The shift to remote learning and hybrid work was already becoming common before the COVID-19 pandemic completely changed how schools operate. When students are learning from home or school staff is working out of the office, technology is crucial to maintaining day-to-day routines. Unfortunately, just as schools have learned to adapt and use technology to handle this new normal, so have cybercriminals.

TechTarget partners with SearchSecurity to educate people on security industry knowledge. Their purpose is to explore topics and best practices on issues like data security and strategies, threat detection, network security, and web security tools. TechTarget recently published an article about the increasing amount of cybersecurity threats and attacks schools are experiencing. Here are some of the key takeaways:

Cybersecurity Threats Behind the Increase

The article states that there are three main types of cybersecurity threats:

  1. Ransomware
  2. Zoombombing
  3. Phishing

Being aware of these common cybersecurity threats allows your school to prioritize technical and non-technical defenses, like security awareness training for students, teachers, school administrators, staff, and parents. Let’s take a closer look at these common threats.


Ransomware attacks are becoming more common because there is an increase of software availability. These attacks occur when cyber criminals take control of a school’s software until a ransom is paid. During this time, the criminals can take any information, including student and parent financial data. The longer the ransom takes to be resolved, the more information the cybercriminal obtains.

The article cites an example of a citywide ransom attack that forced Hartford Public Schools to postpone their first day of classes when a software system responsible for delivering real-time information on bus routes was impacted. The Hartford mayor said that over 200 of their 300 computer servers were affected. This is only one of the many ransomware attacks targeting schools throughout the country.


Zoombombing is when an unwanted internet troll or hacker gets into a private video conference call. This type of attack causes disruption and damage. Luckily, according to Check Point security engineer Maya Levine, schools can take steps to avoid this.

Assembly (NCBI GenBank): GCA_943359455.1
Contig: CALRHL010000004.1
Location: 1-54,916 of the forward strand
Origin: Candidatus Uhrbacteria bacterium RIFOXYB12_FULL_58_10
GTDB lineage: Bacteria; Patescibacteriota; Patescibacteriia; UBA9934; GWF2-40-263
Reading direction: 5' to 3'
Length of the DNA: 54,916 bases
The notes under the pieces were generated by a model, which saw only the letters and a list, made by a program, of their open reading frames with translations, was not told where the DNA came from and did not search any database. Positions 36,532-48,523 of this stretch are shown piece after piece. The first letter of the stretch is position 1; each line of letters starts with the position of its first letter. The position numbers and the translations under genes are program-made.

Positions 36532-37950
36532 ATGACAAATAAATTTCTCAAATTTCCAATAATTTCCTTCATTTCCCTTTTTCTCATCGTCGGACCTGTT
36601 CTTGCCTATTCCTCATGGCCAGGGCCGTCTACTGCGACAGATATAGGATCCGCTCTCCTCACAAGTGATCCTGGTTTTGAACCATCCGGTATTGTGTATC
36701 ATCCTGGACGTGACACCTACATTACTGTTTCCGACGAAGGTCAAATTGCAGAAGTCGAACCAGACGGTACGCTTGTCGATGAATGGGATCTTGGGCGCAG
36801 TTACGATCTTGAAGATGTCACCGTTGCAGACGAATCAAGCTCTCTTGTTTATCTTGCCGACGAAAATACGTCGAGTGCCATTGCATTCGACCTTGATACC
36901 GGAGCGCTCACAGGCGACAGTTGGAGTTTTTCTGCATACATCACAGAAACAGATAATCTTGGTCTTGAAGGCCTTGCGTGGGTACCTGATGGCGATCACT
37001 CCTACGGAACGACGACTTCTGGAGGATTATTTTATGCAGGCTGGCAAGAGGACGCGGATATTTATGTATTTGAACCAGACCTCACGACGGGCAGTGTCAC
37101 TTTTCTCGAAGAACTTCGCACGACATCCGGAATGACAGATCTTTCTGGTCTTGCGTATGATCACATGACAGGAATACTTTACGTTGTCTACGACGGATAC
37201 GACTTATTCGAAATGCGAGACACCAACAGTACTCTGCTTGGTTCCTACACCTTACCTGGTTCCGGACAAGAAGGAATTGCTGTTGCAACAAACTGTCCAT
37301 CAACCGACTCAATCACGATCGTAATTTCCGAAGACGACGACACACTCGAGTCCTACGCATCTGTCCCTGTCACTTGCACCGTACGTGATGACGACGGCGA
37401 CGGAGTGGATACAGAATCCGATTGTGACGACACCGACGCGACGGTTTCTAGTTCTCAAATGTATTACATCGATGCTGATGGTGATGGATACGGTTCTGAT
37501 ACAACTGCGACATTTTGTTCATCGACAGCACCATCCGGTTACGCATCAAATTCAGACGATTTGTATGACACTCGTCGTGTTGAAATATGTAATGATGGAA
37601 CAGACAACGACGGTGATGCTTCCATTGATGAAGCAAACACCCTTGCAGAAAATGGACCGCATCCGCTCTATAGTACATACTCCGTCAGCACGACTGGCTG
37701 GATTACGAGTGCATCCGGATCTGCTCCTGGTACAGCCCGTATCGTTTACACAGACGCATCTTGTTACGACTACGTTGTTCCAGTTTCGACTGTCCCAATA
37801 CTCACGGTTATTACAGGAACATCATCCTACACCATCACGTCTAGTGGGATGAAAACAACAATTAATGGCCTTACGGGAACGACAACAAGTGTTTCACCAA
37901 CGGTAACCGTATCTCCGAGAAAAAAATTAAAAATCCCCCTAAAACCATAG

“Zoombombing is one type of attack we’ll likely see but it can be avoided pretty easily if teachers take advantage of and utilize the security features offered by the platform,” she says. She warns schools, however, that other cybersecurity threats can pose serious problems to entire districts. “Denial of service attacks will be incredibly disruptive to schools, like the one recently in the Rialto district,” she explains.


Phishing, as defined by the Federal Trade Commission, is when scammers use text messages or emails to trick an individual into giving out their personal information. For example, a hacker could send out an email to school employees that looks like the actual emails they receive from their school. An employee may quickly open and respond to the phishing email without knowing how much harm they are doing. Phishing affects countless people throughout the country on a daily basis, with the FBI’s Internet Crime Complaint Center reporting that people lost $57 million to phishing schemes in one year.

Security Recommendations

The TechTarget article suggests a few basis steps for schools to reduce the threat of cyberattacks. These include:

  • Security training for school administrators and staff to prevent phishing attacks
  • Implementing better access control for remote learning tools and platforms
  • Giving parents the ability to freeze their children’s credit to prevent identity theft
  • Educating students about online safety, including not clicking on free item offers, accessing online games safely, and not filling out forms with their personal information and/or school credentials

The entire school community can serve as the first line of defense for school data and should be trained accordingly to recognize, avoid, and report any situation that can affect the safety of the school’s information. Security training should be provided periodically throughout the year to continually reinforce cybersecurity awareness. Schools can take additional steps to help support training and awareness by putting posters throughout the school, creating printed handbooks for quick reference, or creating online learning lessons via an LMS.

For information about various types of cybersecurity threats, download our Glossary of School Cybersecurity Terms.